“Why don’t you interrupt her? You interrupt me all the time,” Trump asked Raddatz, speaking directly at the moderator.

“I do,” Raddatz said.

“Why don’t you interrupt her?” Trump followed up.

The moderators interrupted Trump 26 times—and Clinton only 12 times—a clear and implicit bias by the legacy media anchors.

“Would you please explain whether or not the Muslim ban still stands?” Raddatz interjected again.

“It’s called extreme vetting,” Trump said. He continued:

We are going to areas like Syria where they’re coming in by the tens of thousands because of Barack Obama. And Hillary Clinton wants to allow a 550 percent increase over Obama. People are coming into our country like we have no idea who they are, where they are from, what their feelings about our country is, and she wants 550 percent more. This is going to be the great Trojan horse of all time. We have enough problems in this country. I believe in building safe zones. I believe in having other people pay for them, as an example, the Gulf states, who are not carrying their weight, but they have nothing but money, and take care of people. But I don’t want to have, with all the problems this country has and all of the problems that you see going on, hundreds of thousands of people coming in from Syria when we know nothing about them. We know nothing about their values, and we know nothing about their love for our country.

There were many other moments throughout the debate—from exchanges on Obamacare to more about refugees to dealing with Russia and Syria and even campaign finance—and Trump defeated Clinton on all of them. After the moderators could not stump Trump in the opening, and he steamrolled ahead in the early momentum, she could not catch a break all night.

Trump’s debate victory—which comes after a rough first debate with Clinton back on September 26, an eternity ago in this race, and Indiana Gov. Mike Pence’s win last Tuesday in Virginia in the vice presidential debate against Sen. Tim Kaine (D-VA)—puts perhaps the roughest stretch of his campaign behind him. A videotape of him making lewd remarks about women surfaced on Friday, and jittery establishment Republicans showed initial signs of a full-scale collapse of support for him. That was followed by an apology video late Friday night from Trump, a WikiLeaks document dump of Clinton campaign chairman John Podesta’s personal emails, a rough-and-tumble, but effective, showing from several women who have accused Bill Clinton of allegedly raping or sexually assaulting them, and now this debate performance. With each of those developments and more, Trump seems to have put that stage of the campaign behind him and returned to the offensive position—riding high into political battle—moving into the final month of the campaign.

The videotape threatened to derail Trump’s campaign, as it prompted several senior Republicans to call on him to withdraw and hand the nomination away to his running mate or someone else. Trump has doubled down and refuses to quit on his supporters—and, sure enough, the tape found its way to center stage at the debate’s opening. Trump was pressed on it a whopping six times before he finally—as he hinted he would before the debate when tweeting out video interviews that Bill Clinton’s accusers did with Breitbart News, then appearing with them at an event here in Missouri—lit into Hillary Clinton for enabling Bill Clinton’s behavior.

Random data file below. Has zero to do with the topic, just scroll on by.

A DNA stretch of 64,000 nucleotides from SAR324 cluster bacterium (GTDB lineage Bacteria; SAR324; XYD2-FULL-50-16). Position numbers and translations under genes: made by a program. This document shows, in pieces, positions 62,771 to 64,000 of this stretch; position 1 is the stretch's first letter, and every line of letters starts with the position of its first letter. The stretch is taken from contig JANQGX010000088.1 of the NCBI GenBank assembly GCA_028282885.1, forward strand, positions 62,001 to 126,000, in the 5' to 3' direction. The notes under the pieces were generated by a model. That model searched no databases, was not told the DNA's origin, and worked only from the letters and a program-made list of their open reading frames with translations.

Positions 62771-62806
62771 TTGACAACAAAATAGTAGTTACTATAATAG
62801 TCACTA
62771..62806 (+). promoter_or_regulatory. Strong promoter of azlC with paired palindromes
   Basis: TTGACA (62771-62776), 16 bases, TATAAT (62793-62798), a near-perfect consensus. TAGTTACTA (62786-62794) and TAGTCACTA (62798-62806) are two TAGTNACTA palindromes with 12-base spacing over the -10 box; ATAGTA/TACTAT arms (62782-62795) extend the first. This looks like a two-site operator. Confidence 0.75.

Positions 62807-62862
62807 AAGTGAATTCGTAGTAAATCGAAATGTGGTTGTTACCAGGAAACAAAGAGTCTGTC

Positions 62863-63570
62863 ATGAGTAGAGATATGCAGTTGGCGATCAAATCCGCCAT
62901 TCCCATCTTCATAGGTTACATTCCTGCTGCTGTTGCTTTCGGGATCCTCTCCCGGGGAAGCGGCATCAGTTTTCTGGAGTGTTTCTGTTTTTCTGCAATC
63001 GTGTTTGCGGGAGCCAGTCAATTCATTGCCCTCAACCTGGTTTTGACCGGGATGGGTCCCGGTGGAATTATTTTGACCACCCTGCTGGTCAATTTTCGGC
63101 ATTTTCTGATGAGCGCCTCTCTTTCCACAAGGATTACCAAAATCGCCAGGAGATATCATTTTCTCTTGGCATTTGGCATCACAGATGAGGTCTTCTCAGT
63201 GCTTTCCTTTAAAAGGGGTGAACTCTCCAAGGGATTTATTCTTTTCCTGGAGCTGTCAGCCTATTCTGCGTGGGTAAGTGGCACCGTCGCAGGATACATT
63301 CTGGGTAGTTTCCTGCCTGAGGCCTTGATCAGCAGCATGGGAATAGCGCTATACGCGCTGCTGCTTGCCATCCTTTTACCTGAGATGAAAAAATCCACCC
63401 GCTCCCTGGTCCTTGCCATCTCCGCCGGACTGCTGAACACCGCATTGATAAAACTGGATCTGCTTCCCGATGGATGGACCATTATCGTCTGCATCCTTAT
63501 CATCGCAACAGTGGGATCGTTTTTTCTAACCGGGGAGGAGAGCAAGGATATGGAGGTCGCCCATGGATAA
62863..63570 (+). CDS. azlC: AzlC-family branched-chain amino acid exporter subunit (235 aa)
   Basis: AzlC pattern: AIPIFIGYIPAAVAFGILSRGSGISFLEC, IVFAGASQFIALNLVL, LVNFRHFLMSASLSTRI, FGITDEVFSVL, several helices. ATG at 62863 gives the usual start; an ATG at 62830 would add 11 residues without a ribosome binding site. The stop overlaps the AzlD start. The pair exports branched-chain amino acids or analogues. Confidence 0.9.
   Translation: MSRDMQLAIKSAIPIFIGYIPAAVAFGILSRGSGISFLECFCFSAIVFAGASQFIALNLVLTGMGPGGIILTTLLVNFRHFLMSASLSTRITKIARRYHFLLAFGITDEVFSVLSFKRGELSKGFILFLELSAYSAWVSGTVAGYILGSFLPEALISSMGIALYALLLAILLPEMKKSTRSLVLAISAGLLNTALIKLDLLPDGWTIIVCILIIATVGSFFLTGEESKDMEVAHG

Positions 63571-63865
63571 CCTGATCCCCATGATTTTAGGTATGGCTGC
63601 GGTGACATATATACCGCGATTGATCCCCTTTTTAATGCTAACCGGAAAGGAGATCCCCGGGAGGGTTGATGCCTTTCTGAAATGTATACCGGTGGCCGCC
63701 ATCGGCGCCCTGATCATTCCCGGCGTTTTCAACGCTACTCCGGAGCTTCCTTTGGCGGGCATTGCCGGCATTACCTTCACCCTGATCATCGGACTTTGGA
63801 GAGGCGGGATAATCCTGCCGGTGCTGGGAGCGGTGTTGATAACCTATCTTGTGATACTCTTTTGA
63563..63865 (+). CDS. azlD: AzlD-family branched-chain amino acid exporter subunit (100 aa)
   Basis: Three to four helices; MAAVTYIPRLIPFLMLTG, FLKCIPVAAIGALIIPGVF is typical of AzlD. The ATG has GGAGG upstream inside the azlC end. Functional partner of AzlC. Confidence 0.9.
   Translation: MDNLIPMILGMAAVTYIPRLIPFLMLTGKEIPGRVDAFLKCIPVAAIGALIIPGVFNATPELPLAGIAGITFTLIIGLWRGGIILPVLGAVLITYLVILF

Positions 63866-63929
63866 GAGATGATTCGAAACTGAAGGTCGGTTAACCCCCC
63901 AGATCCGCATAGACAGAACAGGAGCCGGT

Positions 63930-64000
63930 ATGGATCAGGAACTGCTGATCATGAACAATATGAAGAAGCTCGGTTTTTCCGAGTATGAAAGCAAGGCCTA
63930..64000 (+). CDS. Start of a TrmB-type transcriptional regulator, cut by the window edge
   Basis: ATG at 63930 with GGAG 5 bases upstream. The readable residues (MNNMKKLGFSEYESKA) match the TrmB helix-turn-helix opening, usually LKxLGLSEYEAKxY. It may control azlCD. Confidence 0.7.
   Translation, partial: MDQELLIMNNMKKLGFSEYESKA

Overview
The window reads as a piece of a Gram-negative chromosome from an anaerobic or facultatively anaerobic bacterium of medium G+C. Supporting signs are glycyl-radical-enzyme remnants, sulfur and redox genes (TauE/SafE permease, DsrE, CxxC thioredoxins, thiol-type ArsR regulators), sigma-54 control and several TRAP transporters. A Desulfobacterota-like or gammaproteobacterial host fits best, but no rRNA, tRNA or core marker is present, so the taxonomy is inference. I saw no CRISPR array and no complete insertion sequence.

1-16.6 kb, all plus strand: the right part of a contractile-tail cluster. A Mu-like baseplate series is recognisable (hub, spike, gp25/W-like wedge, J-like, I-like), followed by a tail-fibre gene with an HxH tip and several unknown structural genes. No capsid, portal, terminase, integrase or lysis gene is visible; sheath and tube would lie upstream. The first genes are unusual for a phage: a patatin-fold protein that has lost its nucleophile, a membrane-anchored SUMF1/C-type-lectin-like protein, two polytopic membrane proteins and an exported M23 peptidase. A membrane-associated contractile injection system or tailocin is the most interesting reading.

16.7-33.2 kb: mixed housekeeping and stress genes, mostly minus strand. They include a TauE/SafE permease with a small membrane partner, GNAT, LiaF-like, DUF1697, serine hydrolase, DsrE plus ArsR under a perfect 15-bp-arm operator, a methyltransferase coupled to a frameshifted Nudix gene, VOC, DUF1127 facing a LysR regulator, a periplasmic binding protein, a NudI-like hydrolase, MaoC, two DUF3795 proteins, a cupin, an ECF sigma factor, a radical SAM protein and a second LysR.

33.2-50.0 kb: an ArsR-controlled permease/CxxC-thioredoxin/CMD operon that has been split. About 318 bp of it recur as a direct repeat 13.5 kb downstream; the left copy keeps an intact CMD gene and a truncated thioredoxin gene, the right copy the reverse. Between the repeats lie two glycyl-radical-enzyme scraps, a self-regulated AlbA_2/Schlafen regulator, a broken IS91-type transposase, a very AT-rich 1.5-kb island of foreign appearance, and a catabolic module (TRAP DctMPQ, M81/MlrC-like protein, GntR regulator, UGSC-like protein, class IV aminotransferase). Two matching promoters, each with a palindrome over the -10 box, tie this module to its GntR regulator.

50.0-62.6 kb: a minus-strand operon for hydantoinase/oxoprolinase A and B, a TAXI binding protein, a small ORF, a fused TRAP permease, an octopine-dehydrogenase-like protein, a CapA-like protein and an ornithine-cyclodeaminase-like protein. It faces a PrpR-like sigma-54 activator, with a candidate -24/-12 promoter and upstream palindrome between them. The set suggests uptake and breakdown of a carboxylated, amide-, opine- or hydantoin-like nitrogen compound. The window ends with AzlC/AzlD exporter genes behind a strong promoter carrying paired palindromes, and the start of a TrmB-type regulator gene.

But not only did Trump survive; he thrived. In the chaotic environment—as he described it as “one on three,” with the moderators working to help Clinton far more than to help him—Trump found his groove again and soared to a much-needed debate victory. The win not only stops the bleeding from a rough patch of the campaign, but propels him forward into the week like a cannonball onto the homestretch, with one final debate to go in Las Vegas a week from Wednesday.

Miller, Trump’s senior communications adviser, noted that Trump does his best with his back against the wall.

“I think Donald Trump loves being the underdog, and this was fantastic,” Miller told Breitbart News. “I think what we saw tonight is a presidential leader in Donald Trump, who stepped up, is ready to lead, and that he’s not going to back down to anybody. Hillary Clinton was rattled—completely rattled—the entire evening. She couldn’t answer on crazy Obamacare. She couldn’t answer on taxes. She couldn’t answer on the emails. You could see everything, from her face was rattled to her inability to give clear answers to the voters who were there. I think if you’re at home and you’re watching, and you think about that person who is out there and what it would look like if she were across the table from a foreign leader, I’d be nervous that she wouldn’t be able to stand up and defend this country. I think one candidate came across as very presidential tonight and that was Donald Trump.”